Table of ContentsIntroduction
- A Hectic Birth
- Early Years on the Lake
- Maturity and its Problems
- Early Years of Amateur Status
- 1911 Jubilee Regatta
- The Lost Years and Thereafter
- An Explanation
- Grand Challenge Races
- 1873 Programme
- Regatta Day by Keith Cammeron
- Grand Challenge Fours Winners
7. An Explanation
L Pearce Stroke, Ernest Taylor, Claude Taylor, Doug Stanton, I Jasper Cox
Why is this the one hundredth Regatta if the first Regatta was held in 1860, and only five years missed during the second World War? One year was lost in 1875, no account has been found of a Regatta held in that year and the only comment was "want of' support" (See Appendix 1). It also appears that the first regatta of 1860 was not counted in the official records, although it cannot be denied that a regatta was held that year. The "Federal Standard" at Chiltern has advertisements regarding the regatta to take place on Saturday, 4th February, 1960 to commence at 2 p.m. The advertisement declared, "Executive Committee - G. E. Baldock, E. Sanger, W. Butler and I. Read, Esqs. First Race for four oared boats, 1 1/2 miles, heats. Entrance £1, Prize £15. Second race for two oared boats, with steerer, 1 mile, one event. Entrance 10/-, Prize, £8. Third race, Sculling Match, Prize £3. Grand Swimming Match, in trousers and shirt, for a sweepstake of 5/-, with £3 added. On January 25th, 1860, the launching of a `handsome craft" for the "Coming regatta" was reported in the same paper as being launched from Mr. Butler's building yard in Wahgunyah. "This craft was immediately succeeded in her cradle by another of equally "beautiful lines".
The boats started from a buoy moored opposite Foord's mill to a station three-quarters of a mile down the river, and rounding, back again. Great excitement was manifested on the placing of the boats, and on Blair's party, in the Chiltern boat, bets were freely offered at 25 to 1 without takers. Amidst cries of "Go it Chiltern" the `White Squall" took the lead, and without effort made her distance some 50 yards ahead. Baldock's (Wahgunyah), second, followed by Albury at about half a length, and Butler's (Wahgunyah) four or five lengths behind". Chiltern beat Albury in the Paired oared race, but from some misunderstanding, the um¬pires refused to give over the prize, and intend referring the matter to "Bell's Life". From this report one Wahgunyah boat mentioned could have been built by Lapthorne at Foord's mill because the Baldock family were early pioneer settlers with the Foords.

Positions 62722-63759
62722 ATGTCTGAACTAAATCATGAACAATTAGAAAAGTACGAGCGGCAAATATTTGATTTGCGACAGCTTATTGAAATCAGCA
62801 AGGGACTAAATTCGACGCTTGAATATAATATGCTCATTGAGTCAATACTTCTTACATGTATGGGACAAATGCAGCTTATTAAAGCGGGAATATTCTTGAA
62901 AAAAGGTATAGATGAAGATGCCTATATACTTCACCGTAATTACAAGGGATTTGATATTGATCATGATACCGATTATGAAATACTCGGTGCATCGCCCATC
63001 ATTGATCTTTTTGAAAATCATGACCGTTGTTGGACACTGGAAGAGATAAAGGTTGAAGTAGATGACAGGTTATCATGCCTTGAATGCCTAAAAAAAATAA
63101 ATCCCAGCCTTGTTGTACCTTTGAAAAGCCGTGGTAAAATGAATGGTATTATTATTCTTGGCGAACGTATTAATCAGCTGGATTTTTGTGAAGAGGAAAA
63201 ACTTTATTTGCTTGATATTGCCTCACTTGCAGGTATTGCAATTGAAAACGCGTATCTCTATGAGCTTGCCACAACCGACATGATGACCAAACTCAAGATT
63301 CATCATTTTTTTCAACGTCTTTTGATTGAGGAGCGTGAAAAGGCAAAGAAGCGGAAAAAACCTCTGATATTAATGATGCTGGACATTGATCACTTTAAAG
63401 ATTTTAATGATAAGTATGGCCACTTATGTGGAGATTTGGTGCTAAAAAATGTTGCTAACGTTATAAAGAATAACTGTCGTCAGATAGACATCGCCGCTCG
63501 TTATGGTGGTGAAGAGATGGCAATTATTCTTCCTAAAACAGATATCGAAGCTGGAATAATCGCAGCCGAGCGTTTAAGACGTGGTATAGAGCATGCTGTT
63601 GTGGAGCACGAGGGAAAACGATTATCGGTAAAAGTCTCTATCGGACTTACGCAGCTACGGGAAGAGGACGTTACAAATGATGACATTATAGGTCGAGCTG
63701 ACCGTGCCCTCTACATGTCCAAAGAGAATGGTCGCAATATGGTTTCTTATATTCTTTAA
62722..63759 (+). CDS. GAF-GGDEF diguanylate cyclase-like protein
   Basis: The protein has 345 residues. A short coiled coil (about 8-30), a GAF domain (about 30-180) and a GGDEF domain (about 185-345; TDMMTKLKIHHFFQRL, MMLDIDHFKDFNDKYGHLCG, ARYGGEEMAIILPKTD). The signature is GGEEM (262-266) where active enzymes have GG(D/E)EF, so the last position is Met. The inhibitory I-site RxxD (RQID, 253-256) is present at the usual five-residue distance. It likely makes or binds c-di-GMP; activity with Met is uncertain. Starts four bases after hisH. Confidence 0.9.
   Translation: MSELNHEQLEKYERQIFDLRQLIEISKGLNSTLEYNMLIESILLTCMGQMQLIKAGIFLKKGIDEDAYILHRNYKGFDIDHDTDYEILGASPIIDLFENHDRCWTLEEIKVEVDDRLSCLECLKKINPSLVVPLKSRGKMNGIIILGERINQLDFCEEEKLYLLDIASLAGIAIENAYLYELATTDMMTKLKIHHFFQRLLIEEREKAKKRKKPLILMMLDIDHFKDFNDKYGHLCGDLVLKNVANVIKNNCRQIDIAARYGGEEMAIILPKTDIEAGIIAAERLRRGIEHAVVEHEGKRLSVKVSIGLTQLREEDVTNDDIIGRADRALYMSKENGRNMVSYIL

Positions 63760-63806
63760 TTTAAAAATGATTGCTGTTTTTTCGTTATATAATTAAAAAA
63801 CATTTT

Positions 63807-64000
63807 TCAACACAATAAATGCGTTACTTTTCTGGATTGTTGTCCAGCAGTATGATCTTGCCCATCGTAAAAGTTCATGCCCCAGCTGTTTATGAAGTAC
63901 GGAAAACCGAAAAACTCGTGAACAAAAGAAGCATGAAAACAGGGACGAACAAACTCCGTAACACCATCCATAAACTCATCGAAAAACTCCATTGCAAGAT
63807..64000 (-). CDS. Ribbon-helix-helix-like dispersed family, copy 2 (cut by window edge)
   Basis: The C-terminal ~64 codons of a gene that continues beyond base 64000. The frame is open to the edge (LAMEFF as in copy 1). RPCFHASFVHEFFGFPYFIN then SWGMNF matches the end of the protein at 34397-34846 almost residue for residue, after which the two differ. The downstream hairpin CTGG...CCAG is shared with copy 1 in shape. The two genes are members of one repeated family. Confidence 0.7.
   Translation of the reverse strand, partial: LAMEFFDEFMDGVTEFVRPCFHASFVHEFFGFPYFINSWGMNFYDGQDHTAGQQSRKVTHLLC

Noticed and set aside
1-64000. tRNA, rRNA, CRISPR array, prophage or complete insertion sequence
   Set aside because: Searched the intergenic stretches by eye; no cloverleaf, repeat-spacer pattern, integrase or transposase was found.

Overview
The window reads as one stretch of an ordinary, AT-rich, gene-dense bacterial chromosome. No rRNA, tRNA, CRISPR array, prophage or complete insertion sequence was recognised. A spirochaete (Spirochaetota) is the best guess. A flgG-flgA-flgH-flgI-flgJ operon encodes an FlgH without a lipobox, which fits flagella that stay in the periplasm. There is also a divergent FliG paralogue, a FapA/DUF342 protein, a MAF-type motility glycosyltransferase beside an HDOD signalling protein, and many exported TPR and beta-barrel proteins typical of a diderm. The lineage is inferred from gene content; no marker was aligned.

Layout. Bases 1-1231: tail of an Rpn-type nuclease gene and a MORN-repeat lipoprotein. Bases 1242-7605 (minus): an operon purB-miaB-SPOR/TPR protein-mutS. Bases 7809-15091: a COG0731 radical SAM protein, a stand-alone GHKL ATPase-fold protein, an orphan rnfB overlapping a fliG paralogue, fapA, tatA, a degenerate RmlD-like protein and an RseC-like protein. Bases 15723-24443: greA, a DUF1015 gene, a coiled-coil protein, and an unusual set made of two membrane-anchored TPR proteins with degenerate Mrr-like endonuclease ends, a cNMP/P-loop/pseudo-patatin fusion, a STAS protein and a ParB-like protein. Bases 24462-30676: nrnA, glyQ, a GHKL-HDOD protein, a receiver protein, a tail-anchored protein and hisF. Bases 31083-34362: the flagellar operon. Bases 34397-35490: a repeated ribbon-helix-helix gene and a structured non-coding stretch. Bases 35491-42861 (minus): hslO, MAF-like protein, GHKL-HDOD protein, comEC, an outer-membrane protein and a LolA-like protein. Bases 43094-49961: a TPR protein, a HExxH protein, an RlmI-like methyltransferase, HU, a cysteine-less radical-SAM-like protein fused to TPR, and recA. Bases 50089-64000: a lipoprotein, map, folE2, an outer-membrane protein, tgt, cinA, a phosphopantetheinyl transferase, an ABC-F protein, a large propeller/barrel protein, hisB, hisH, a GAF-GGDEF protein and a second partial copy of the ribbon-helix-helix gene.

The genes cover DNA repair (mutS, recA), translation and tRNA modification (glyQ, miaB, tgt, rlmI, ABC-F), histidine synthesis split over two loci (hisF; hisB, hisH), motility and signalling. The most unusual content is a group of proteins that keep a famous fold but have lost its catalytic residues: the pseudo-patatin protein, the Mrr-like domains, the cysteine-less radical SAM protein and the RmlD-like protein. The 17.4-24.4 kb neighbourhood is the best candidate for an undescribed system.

Supporting the claim that the first Murray-Moodemere Regatta was held in 1860 are the facts that the venue was the same as the next Regatta in 1861, both G. E. Baldock and W. Butler were in the 1860 and 1861 Regatta Committee, and that the same boat builder (R. Blair) built the boats successful in the main race at both regattas (although with the founding of Rutherglen he had now moved to the new goldfield) and that those present in both 1860 and 1861 (such as John Hiskins) considered the latter Regatta to be a continuation of the former. Those who claim otherwise would point out that it was not until 1861 that the Regatta was held on New Year's Day, and that the term "Wahgunyah Annual Regatta Cup" or "Annual Challenge Cup" was not used until the same year. In conclusion, one might claim that the first Regatta, using the Murray-Moodemere area as a venue, was in February, 1860, before the commencement of the Melbourne Regatta later that year. On the other hand, the annual Regatta, as it became popularly known and which developed from that first regatta, was not begun until the lst of January, 1861. To satisfy the purists, this present 100th Regatta is dated from New Year's Day, 1861, but the local Association takes pride in the fact that the first Regatta in this area was held on February 4th, 1860.
I Jasper Cox, L Pearce Stroke, Ernest Taylor, Claude Taylor, A Pleming, B Pearce, Doug Stanton, T Buckingham, D Deas Bow